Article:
Unfortunately, I had to migrate one of my projects from Google App Engine to Django on a self-managed server. I didn't want to do this. See Google App Engine Gotcha #2 and Google App Engine Gotcha #3 for the main reasons. Those headaches became bad enough that I had to bite the bullet and migrate out of Google App Engine.
It's not for the faint-hearted...
Why Google App Engine In The First Place?
Google App Engine is a PaaS (Platform as a Service). PaaS products eliminate the need for lower-level server management and, if they're good, make it very easy to write and maintain code for that platform.
Migrating away from a PaaS means having to handle the server management again and having to deal with niggly code problems you'd prefer to forget.
Is Django Hard?
No. It's just very different to using Google App Engine's
Note, it's even possible to run Django on Google App Engine. If you started out using Django on Google App Engine, this article ain't for you... you've got it easy... you already know what you're doing. This article is for those, like me, who started with
webapp on Google App Engine.
I've tried to gather together the resources I found most useful in moving from Google App Engine to Django. I've also tried to provide some helpful advice and snippets on translating certain features between the two. Hopefully this stuff will help someone get through it a bit quicker than I did...
A Gentle Overview of Django
IBM have an article in their DeveloperWorks library titled Deploying Django applications to a production server. As an article on deploying Django projects to production... well... it sucks. However, as a gentle overview of Django concepts, it rocks. It also provides some insight into the differences between development and production environments.
OK, this seems a persnickety subject in Django circles. The best overall guide I could find is http://blog.zacharyvoase.com/2010/02/03/django-project-conventions/.
While you're at it, you'll want to think about how to deal with filesystem paths:
Yup, filesystems... I bet you forgot about those while you were living it up on Google App Engine!
Depending on what you're hoping to achieve, you can take care of this with initial data, fixtures, and the administrative interface.
This is actually easier with Django than it is with Google App Engine. Of course, that's partly because we now have access to files. FILES!
Django takes care of prepopulating data with fixtures (which can be JSON, XML, or even Python code) or simple hooks into events. Check out http://docs.djangoproject.com/en/dev/howto/initial-data/.
The most common use for this is prepopulating users and groups.
You can add an administration interface to your application by adding something like the following to your project's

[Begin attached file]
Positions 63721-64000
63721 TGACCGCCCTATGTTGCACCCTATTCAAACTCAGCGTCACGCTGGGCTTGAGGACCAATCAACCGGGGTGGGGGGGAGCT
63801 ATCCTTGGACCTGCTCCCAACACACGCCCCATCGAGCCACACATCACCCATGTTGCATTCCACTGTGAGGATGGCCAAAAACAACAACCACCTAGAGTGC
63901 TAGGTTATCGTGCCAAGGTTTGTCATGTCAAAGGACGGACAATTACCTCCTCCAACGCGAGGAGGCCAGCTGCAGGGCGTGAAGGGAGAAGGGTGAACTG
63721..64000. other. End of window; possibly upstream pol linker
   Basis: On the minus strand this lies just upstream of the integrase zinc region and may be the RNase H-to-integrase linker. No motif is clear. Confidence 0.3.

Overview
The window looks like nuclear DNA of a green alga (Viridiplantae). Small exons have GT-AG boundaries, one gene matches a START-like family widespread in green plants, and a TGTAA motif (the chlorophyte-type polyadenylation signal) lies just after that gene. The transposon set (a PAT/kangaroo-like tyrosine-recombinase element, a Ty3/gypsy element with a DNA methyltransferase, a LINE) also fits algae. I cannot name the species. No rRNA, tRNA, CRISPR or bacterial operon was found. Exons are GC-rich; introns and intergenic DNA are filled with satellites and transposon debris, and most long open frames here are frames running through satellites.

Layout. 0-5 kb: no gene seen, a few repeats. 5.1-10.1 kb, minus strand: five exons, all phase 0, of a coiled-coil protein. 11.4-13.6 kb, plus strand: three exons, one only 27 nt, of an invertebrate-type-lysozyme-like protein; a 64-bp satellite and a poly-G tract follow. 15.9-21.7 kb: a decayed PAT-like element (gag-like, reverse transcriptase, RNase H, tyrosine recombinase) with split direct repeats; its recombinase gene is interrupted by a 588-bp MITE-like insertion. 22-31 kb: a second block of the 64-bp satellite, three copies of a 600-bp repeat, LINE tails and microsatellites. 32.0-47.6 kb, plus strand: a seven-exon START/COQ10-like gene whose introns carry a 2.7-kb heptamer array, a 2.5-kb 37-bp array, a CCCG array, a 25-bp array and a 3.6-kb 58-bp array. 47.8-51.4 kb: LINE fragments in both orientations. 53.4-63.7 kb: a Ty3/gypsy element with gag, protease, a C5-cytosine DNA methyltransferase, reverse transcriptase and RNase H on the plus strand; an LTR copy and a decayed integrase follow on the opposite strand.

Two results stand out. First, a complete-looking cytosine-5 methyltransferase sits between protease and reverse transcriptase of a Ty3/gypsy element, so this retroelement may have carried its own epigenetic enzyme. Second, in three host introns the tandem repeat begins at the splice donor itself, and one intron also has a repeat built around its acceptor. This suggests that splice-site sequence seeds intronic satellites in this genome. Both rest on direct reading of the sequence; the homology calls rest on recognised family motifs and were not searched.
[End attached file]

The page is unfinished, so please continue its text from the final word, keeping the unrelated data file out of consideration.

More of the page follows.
# Enable the administration interface from django.contrib import admin admin.autodiscover() urlpatterns = patterns('', # Using the admin/doc line below, add 'django.contrib.admindocs' # to INSTALLED_APPS to enable admin documentation: (r'^admin/doc/', include('django.contrib.admindocs.urls')), # Enable the admin interface (r'^admin/', include(admin.site.urls)), )
This will come in handy when you need to play around with users, groups, permissions, etc.
Performance / Scaling
Now that you're responsible for the underlying platform, you'll need to give some thought to performance and scaling. There are some helpful responses in this Stack Overflow thread: http://stackoverflow.com/questions/886221/does-django-scale.
The Case For Django
Django does give you something that Google App Engine doesn't: flexibility.
If you want to use an RDBMS, go nuts, it'll be easy. It's much harder to model relationships in Google App Engine.
Also, there's inter-application reuse. Django requires that you define URLs and import applications into your site/project. This means you can reuse applications in other sites by simply importing them. If you develop an awesome social data mining application, you can reuse it in multiple Django sites/projects by simply importing it. However, in Google App Engine you'd need to maintain multiple copies of the code in each site and upload it along with each site. Any time you add somebody else's awesome Google App Engine library to your own application you'll feel this pain.
Django is awesome... for what it is... a framework for developing web applications when you need (or want) to be responsible for everything from the ground up. The same can be said if you've had to move from Heroku or Engine Yard to running your own Ruby on Rails or Sinatra application.
For some, Google App Engine can be considered Django without the irritating server management bits. For others, Django can feel like Google App Engine with a healthy dose of flexibility thrown in. Personally, I just want to get the code out of the way. If Google ever fixes the limitations I've come across I'll jump back over to Google App Engine.
If you've got some helpful tidbits for people moving from Google App Engine to Django, let me know, I'll add them to the post.
In the meantime, follow me on twitter...